Page:A Dictionary of Music and Musicians vol 1.djvu/542

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530
FITZWILLIAM COLLECTION.
FISCHOFF.

still unpublished as a whole. It contains copies of a vast number of letters and documents, many of which no longer exist; of memoranda and remarks scribbled by Beethoven in pocket-books and journals; of the personal recollections of his intimate friend Zmeskall; and of a few printed materials dating from 1830 to 37. Mr. Thayer appears to have been the first of Beethoven's biographers to make systematic use of this important source, and it is from the 1st volume of his Biography (p. ix) that the above information is obtained.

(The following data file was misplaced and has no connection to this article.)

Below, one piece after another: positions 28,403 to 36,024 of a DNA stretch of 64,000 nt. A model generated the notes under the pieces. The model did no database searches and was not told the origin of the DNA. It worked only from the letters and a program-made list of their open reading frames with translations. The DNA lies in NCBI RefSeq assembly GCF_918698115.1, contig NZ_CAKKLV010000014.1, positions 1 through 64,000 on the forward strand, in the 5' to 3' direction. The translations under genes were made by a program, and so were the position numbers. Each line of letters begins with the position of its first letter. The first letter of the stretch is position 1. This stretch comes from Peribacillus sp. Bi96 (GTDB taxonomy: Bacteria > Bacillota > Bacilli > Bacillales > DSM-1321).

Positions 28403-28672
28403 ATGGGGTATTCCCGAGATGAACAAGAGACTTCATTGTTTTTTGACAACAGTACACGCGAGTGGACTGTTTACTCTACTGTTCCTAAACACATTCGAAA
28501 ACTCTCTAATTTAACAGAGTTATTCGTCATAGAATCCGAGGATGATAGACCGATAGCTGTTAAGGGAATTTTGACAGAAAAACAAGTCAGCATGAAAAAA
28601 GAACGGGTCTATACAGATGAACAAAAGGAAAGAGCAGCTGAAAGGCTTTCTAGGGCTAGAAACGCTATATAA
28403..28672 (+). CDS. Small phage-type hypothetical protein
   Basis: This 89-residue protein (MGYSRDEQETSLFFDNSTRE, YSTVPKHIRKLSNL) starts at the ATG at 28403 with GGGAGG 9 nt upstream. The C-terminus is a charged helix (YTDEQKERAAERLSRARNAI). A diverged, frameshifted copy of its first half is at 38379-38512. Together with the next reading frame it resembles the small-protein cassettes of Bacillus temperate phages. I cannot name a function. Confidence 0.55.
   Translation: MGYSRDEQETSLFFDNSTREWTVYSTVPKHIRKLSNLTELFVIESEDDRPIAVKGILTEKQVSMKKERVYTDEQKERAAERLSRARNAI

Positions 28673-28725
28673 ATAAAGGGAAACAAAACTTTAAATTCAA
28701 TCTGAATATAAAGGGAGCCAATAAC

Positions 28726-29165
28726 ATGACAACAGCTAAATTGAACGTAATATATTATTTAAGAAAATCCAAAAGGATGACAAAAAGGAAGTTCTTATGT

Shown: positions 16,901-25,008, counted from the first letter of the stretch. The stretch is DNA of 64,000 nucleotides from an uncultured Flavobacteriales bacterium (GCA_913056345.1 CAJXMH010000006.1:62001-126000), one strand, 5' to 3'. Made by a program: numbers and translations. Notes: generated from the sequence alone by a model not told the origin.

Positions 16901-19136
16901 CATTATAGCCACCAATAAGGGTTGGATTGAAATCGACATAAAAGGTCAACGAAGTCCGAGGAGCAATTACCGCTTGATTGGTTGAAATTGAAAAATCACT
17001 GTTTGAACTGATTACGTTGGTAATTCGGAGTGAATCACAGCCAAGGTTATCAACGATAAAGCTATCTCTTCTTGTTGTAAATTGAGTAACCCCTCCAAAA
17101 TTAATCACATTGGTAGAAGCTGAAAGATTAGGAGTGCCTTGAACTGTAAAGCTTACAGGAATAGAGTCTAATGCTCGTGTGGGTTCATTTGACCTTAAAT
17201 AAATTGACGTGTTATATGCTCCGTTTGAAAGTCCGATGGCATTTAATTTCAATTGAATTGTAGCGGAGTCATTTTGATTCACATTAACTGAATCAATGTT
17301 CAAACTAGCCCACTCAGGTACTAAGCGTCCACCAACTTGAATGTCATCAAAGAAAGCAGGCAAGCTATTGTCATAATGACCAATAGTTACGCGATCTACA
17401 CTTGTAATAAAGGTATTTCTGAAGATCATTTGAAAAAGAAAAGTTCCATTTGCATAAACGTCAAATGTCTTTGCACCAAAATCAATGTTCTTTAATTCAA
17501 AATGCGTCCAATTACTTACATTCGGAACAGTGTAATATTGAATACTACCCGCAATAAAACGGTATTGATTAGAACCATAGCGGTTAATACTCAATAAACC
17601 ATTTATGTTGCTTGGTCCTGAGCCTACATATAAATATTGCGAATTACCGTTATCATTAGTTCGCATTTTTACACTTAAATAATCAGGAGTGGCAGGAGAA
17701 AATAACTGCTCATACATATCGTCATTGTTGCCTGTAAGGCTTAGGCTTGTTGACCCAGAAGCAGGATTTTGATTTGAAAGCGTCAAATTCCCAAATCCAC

[ G. ]

FISH, William, born in Norwich in 1775, became, early in life, a violinist in the theatre there. He was next a teacher of music, then principal oboist at the theatre, etc., and eventually leader of the band at the concerts. He numbered among his pupils Edward Taylor, afterwards professor of music in Gresham College, and George Perry, afterwards leader of the band of the Sacred Harmonic Society. He died, at a very advanced age, about 1863 or 4. He composed numerous songs, and other vocal pieces, and concertos for various instruments.

[ W. H. H. ]